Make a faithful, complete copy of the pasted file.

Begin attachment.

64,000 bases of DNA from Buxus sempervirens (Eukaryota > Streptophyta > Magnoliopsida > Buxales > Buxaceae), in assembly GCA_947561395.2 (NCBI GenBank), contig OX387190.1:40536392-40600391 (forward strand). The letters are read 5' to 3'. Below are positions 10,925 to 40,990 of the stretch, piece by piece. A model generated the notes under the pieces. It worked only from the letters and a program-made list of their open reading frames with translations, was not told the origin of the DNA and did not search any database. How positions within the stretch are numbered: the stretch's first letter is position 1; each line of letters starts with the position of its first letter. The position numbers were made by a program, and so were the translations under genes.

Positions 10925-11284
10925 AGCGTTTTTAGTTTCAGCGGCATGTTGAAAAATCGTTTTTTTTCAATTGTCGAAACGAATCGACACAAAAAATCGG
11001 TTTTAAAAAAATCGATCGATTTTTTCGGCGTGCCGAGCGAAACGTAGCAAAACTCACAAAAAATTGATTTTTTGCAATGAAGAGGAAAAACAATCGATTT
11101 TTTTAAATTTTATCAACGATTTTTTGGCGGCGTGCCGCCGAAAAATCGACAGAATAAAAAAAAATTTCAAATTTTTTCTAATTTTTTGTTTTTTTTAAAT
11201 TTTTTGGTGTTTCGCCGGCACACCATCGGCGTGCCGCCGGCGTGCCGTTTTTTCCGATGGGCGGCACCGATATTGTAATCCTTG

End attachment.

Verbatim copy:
64,000 bases of DNA from Buxus sempervirens (Eukaryota > Streptophyta > Magnoliopsida > Buxales > Buxaceae), in assembly GCA_947561395.2 (NCBI GenBank), contig OX387190.1:40536392-40600391 (forward strand). The letters are read 5' to 3'. Below are positions 10,925 to 40,990 of the stretch, piece by piece. A model generated the notes under the pieces. It worked only from the letters and a program-made list of their open reading frames with translations, was not told the origin of the DNA and did not search any database. How positions within the stretch are numbered: the stretch's first letter is position 1; each line of letters starts with the position of its first letter. The position numbers were made by a program, and so were the translations under genes.

Positions 10925-11284
10925 AGCGTTTTTAGTTTCAGCGGCATGTTGAAAAATCGTTTTTTTTCAATTGTCGAAACGAATCGACACAAAAAATCGG
11001 TTTTAAAAAAATCGATCGATTTTTTCGGCGTGCCGAGCGAAACGTAGCAAAACTCACAAAAAATTGATTTTTTGCAATGAAGAGGAAAAACAATCGATTT
11101 TTTTAAATTTTATCAACGATTTTTTGGCGGCGTGCCGCCGAAAAATCGACAGAATAAAAAAAAATTTCAAATTTTTTCTAATTTTTTGTTTTTTTTAAAT
11201 TTTTTGGTGTTTCGCCGGCACACCATCGGCGTGCCGCCGGCGTGCCGTTTTTTCCGATGGGCGGCACCGATATTGTAATCCTTG